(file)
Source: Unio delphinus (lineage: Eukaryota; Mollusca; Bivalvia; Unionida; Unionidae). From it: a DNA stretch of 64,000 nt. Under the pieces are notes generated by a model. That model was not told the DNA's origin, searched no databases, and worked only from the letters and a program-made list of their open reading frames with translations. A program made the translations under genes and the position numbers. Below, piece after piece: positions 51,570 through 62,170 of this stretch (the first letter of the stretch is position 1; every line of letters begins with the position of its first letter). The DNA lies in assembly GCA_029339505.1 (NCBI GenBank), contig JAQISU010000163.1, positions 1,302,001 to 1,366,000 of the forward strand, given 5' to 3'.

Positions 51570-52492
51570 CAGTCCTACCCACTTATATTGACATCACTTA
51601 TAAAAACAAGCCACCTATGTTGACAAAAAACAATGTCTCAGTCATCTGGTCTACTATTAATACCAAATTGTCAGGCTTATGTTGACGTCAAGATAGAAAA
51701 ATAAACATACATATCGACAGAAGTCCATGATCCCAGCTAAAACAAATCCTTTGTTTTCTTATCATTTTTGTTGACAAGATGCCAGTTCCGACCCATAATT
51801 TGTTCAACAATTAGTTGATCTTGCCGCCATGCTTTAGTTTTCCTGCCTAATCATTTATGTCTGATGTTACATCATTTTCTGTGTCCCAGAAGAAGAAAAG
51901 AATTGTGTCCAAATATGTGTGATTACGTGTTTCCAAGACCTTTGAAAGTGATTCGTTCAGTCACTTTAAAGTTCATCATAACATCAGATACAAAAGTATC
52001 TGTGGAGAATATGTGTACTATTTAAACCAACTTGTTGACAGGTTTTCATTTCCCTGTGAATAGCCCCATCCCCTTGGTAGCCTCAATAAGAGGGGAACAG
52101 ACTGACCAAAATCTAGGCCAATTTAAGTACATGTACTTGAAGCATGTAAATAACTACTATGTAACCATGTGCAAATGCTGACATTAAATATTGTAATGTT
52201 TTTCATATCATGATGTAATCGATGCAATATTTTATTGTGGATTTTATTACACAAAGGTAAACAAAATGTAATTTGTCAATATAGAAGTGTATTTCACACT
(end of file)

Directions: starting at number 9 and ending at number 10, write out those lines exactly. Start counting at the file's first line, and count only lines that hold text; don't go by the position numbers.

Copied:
52101 ACTGACCAAAATCTAGGCCAATTTAAGTACATGTACTTGAAGCATGTAAATAACTACTATGTAACCATGTGCAAATGCTGACATTAAATATTGTAATGTT
52201 TTTCATATCATGATGTAATCGATGCAATATTTTATTGTGGATTTTATTACACAAAGGTAAACAAAATGTAATTTGTCAATATAGAAGTGTATTTCACACT